Stone/ Umbrella Pine-Pinus pinea

Hey there guys

I want to know if the Stone Pine is single or multi flush? Im also presuming its n long 5 needle

Finding a lot of hoticultutal info on it, but nothing that gives indication of the above

I’m in the Southern hemisphere

Hope somebody can help
Ben H

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Stone Pine, Pinus Pinea, is a multi-flush pine, two-needle pine. Some report P. Pinea is capable of 3 flushes of growth under optimal “Mediterranean” conditions. The Pinea will push juvenile growth, which is blue in color, through adventitious buds on a strong tree when pruned back into woody growth provided there is still mature needles present. Some cultivate the tree using techniques to foster juvenile growth because they feel the mature needles are too long. I have grafted 3 JPB scions on to P. Pinea in the fall but I found the grafts to be generally weak. After cultivating the tree for 3 years I’ve found the needles reduce nicely through building ramification and the light green color is really attractive; I ultimately removed the grafts. The mature needles are soft and slender and seem to have a thin cuticle when compare to JBP. The soft needles can make wiring tedious.
They produce flaky bark rather young, and the branch collars at the trunk can swell significantly on vigorous branches. The swelling produces a doughnut shape on the trunk which I think is ugly. As the trunk thickens and bark matures this feature “disappears” but I would want to be sure to remove branches that are too big for the composition as early as possible and utilize energy balancing techniques on trees in development to mitigate the collar swelling tenancies of this species.
The wood is rather supple and branches can be bent like JBP.
They seem to be tolerant of significant root reduction, but I have only dug one large tree out of a landscape and re-potted another from a #5 container into a bonsai pot; both survived, with the latter showing significant slowing of growth after the major root reduction. I also pruned the tree in the fall after re-potting in the spring - this is not something we want to do to trees in general but I was half-way between not knowing any better and experimenting based on what I read about P. Pinea.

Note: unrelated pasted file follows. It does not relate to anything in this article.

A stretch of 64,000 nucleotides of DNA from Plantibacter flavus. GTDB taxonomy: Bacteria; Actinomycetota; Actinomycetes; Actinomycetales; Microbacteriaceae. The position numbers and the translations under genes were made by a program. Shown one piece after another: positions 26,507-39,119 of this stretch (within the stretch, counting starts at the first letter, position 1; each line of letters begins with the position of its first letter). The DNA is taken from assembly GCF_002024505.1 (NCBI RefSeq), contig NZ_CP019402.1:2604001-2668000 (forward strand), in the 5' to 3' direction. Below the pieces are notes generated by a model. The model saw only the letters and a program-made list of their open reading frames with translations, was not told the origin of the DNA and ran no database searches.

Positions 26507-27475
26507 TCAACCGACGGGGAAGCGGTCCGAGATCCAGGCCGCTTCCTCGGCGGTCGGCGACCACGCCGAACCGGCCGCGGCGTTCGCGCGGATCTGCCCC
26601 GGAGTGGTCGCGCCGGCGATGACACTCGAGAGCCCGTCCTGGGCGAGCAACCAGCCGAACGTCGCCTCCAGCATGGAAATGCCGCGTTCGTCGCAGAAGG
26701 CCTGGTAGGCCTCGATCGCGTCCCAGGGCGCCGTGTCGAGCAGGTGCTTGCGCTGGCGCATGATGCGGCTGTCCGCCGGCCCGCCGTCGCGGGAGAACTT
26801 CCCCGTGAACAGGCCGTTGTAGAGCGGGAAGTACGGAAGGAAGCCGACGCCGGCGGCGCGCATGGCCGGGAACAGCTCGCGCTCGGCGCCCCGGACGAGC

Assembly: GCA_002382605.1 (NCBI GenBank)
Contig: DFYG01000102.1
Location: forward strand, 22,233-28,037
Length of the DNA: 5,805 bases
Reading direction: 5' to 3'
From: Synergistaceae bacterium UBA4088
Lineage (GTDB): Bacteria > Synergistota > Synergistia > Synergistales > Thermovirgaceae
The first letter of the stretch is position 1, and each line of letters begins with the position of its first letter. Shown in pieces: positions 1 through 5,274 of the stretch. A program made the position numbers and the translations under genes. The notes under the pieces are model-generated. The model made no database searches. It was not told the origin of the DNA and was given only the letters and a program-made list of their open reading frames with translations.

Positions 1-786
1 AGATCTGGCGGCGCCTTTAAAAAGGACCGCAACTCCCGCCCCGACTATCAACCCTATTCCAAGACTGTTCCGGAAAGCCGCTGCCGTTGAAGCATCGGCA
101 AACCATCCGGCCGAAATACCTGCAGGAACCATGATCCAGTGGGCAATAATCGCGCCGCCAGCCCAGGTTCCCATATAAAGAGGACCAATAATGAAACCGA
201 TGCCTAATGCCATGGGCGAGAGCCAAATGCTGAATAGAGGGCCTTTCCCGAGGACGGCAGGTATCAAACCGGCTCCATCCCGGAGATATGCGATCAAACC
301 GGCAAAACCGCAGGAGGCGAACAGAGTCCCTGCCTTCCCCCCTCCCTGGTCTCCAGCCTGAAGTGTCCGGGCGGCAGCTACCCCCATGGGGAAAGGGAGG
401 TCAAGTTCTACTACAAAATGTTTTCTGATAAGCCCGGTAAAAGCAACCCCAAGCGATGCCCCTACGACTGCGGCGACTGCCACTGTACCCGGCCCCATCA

In my area, my trees can get wooly aglids which don’t seem to go after my JPB on the same bench, but they like P. Pinea. If left unchecked infestations will cause sooty black mold and branches will start to die back. I use chemical spray to knock down the pest when they appear.
-Adam

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Thank you so much!!!

More than I bargained for

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I’m currently growing an inexpensive Stone Pine to see how it handles my weather. I’ve had it for a year, and besides some spider mites doing some damage, the little guy is growing well. Repotted mine a week ago, and it responded with a crazy amount of buds. The soil it was in was really damaging the health of the plant and it seems happy to be in better soil.

I would recommend being very gentle with new buds, because it doesn’t take much to knock them off.

Thanks

I collected 3 stone pines. I have them in a 100 Pumice mix and at the moment they look happy. Ill probably know in 3 months if they made it?

Pretty exited as we do not have any indigenous pines in South Africa to collect. The Stone Pine is my best bet to get good old material.

We do have spider mites. So good to know

Thanks again for everyones comments…huge help

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Get them as soon as you see them, because they do a lot of damage very quickly. They killed a few branches on mine, because they started close to the trunk where the needles were dense. They were at full speed when I noticed them going out towards the tips.

My little pine is doing well so far. If it holds through the summer like it did last year, I think I’m going to have a winner here.

I do have a question, though. I’ve seen Ryan’s lectures on multi-flush pines. That said, would I also be treating this the same way? Should I be pruning/needle plucking in the summer and selecting shoots/needle plucking in the winter like any other pine?

Hey there el_cheezer. Yes you ahould. If its a multi flush. You should be needle plucking with shoot selection in fall as soon as the needles hardened off. I have just finished off doing mine (here in SA were in falll at the moment)

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Any updates? I picked one of these up this year as a tiny indoor Christmas tree. It’ll go into a colendar in the spring.